Has announced the annual inflation adjustments for a number of provisions for the year 2014, including tax rate schedules, tax tables and cost-of-living adjustments for certain tax items.
These are the applicable numbers for the tax year 2014. That means the year starting (gulp) in just a few months. They are NOT the numbers and rates that you’ll use to prepare your 2013 tax returns in 2014. These numbers and rates are those you’ll use to prepare your 2014 tax returns in 2015. Got it? Good. Onto the highlights:
Tax Brackets. The big news is, of course, the new tax brackets. Here’s what’s on tap for 2014:
Married Filing Jointly and Surviving Spouses:
Head Of Household:
Married Filing Separately:
Standard Deductions. The standard deduction rises to $6,200 for single taxpayers and married taxpayers filing separately. The standard deduction is $12,400 for married couples filing jointly and $9,100 for heads of household. Here’s how those rates compare to 2013:
Itemized Deductions. The limitation for itemized deductions – the Pease limitations, named after former Rep. Don Pease (D-OH) – claimed on individual returns for tax year 2014 will begin with incomes of $254,200 or more ($305,050 for married couples filing jointly). The Pease limitations were slated to be reduced beginning in 2006 and eliminated in 2010; as with the other tax cuts, the elimination was extended through the end of 2012. The limitations were brought back in 2013 at the original thresholds, indexed for inflation. The result of those changes is basically an increase in the top marginal tax rates.
Personal Exemptions. The personal exemption amount is $3,950 in 2014, up from $3,900 in 2013. Phase-outs for personal exemption amounts (sometimes called “PEP”) begin with adjusted gross incomes (AGI) of $254,200 for individuals and $305,050 for married couples filing jointly; the personal exemptions phase out completely at $376,700 for individual taxpayers ($427,550 for married couples filing jointly.)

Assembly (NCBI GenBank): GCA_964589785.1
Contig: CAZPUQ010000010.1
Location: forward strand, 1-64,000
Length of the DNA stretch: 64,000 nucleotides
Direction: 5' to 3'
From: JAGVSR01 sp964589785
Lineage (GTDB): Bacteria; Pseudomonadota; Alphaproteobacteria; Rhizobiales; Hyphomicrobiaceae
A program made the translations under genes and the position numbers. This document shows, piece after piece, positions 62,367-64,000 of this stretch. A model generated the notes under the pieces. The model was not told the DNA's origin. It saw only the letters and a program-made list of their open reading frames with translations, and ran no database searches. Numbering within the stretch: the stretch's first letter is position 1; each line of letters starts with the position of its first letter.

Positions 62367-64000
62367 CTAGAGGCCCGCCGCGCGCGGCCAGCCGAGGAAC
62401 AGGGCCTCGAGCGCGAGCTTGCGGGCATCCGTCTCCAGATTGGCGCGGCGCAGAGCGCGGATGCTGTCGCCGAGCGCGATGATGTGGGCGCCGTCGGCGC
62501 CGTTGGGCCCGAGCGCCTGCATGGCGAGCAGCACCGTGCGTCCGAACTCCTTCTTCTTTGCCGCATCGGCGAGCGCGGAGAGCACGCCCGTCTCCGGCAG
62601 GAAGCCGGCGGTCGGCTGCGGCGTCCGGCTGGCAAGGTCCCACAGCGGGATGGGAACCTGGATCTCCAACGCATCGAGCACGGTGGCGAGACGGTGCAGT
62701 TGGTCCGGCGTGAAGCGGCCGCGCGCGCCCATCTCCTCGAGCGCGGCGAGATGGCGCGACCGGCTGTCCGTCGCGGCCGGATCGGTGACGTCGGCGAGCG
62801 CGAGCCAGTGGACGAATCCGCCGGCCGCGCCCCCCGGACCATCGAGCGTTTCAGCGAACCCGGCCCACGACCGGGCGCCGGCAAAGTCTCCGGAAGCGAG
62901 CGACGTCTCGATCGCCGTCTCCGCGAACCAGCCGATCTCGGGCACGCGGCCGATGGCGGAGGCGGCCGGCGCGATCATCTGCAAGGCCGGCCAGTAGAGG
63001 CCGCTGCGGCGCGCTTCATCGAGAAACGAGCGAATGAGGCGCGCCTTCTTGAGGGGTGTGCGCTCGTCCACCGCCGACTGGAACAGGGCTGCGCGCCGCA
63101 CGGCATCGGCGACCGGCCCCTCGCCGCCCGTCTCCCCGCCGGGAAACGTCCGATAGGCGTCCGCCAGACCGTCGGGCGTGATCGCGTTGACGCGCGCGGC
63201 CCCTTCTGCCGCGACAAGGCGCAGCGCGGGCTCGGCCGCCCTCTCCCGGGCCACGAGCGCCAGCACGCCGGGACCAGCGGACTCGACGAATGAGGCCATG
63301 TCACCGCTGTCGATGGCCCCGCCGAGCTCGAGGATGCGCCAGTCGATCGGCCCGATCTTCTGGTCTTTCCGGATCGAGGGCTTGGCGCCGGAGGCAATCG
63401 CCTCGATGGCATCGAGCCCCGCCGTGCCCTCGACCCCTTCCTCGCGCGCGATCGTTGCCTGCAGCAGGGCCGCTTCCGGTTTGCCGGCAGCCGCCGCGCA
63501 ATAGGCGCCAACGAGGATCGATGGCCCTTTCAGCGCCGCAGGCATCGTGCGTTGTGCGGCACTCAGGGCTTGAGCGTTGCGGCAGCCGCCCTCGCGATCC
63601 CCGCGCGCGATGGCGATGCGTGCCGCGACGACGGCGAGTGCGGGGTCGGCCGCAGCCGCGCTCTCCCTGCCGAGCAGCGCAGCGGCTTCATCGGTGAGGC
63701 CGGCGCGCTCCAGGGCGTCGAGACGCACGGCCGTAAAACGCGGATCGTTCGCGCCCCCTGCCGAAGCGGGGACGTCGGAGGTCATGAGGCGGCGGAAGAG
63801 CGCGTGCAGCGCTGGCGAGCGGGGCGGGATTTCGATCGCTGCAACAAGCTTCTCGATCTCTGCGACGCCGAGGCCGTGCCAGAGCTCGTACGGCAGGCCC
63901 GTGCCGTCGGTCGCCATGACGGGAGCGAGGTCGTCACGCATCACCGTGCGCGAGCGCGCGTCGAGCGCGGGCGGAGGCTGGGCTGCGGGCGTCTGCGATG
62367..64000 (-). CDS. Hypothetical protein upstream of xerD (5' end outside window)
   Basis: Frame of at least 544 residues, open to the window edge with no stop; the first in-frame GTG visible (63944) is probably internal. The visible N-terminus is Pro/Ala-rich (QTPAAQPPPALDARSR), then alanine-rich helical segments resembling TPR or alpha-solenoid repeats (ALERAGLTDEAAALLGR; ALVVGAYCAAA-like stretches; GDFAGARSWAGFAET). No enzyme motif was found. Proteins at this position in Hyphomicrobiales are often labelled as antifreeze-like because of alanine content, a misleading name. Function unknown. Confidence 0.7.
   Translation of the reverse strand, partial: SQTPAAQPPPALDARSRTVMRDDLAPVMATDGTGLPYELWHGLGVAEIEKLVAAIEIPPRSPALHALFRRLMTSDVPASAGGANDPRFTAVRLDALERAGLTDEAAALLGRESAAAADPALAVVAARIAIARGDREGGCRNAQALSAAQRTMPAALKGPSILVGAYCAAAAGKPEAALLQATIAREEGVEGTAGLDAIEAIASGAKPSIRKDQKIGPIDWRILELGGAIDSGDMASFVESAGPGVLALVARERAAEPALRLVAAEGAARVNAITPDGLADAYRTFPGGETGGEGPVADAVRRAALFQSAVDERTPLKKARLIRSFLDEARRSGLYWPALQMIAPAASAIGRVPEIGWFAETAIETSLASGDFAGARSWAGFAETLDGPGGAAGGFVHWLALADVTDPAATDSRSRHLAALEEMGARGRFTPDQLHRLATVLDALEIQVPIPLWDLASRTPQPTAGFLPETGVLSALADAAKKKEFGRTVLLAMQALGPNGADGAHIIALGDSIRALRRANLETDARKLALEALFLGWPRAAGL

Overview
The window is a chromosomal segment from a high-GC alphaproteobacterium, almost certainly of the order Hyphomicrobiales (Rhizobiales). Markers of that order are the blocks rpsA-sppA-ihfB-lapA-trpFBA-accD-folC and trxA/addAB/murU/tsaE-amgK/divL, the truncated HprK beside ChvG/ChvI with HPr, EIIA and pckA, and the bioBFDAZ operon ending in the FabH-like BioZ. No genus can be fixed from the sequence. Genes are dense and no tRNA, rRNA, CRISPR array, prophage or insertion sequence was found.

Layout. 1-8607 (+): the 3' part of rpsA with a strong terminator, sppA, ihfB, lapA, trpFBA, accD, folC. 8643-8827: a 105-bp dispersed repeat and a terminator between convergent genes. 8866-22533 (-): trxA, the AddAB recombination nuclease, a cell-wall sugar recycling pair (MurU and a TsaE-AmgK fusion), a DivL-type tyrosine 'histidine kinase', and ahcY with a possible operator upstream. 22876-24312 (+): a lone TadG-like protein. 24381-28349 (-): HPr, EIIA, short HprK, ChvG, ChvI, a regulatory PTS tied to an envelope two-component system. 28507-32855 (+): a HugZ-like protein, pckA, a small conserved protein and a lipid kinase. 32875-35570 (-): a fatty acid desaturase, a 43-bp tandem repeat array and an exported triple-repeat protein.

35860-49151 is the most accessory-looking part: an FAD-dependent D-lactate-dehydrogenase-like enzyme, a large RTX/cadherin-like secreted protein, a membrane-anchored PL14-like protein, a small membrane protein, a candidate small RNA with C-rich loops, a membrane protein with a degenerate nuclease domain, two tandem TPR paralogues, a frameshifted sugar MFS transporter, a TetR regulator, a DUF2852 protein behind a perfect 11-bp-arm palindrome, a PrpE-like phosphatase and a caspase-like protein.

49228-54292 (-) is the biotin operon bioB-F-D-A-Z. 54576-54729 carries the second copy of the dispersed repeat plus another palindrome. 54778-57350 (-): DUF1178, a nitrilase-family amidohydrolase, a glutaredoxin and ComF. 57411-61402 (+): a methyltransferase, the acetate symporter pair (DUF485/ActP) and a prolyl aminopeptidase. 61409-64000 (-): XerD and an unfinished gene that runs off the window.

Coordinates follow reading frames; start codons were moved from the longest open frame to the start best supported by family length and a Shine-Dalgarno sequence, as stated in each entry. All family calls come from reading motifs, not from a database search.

Alternative Minimum Tax (AMT) Exemptions. The AMT exemption amount for tax year 2014 is $52,800 for individuals and $82,100 for married couples filing jointly. That compares to $51,900 and $80,800, respectively for 2013. In years past, the AMT was subject to a last minute scramble by Congress to “patch” the exemption but as part of the American Taxpayer Relief Act of 2012 (ATRA), the AMT is permanently adjusted for inflation – that’s why you see it in this list.
Earned Income Tax Credit (EITC). For 2014, the maximum EITC amount available is $3,304 for taxpayers filing jointly with one child; $5,460 for two children; $6,143 for three or more children and $496 for no children.
Child Tax Credit. For taxable years beginning in 2014, the value used to determine the amount of credit that may be refundable is $3,000 (the credit amount has not changed).
Kiddie Tax. For 2014, the threshold for the kiddie tax – meaning the amount a child can take home without paying any federal income tax – remains at $1,000.
Adoption Credit. For taxable years beginning in 2014, the credit allowed for an adoption of a child with special needs is $13,190; the maximum credit allowed for other adoptions is the amount of qualified adoption expenses up to $13,190. Phase outs do apply beginning with MAGI in excess of $197,880
Hope Scholarship Credit. In 2014, the Hope Scholarship Credit cannot exceed $2,500. The amount you can claim is equal to 100% of qualified tuition and related expenses not in excess of $2,000 plus 25% of those expenses in excess of $2,000 but not to exceed $4,000.
Flexible Spending Accounts. The annual dollar limit on employee contributions to employer-sponsored healthcare flexible spending accounts (FSA) remains at $2,500 for 2014.
Individual Retirement Account Contributions. The $5,500 limit on IRA contributions remains the same in 2014.
Federal Estate Tax Exemption. The exclusion amount for estates of decedents who die in 2014 is $5,340,000, up from a total of $5,250,000 in 2013.
Federal Gift Tax Exclusion. The annual exclusion for gifts remains at $14,000 for 2014.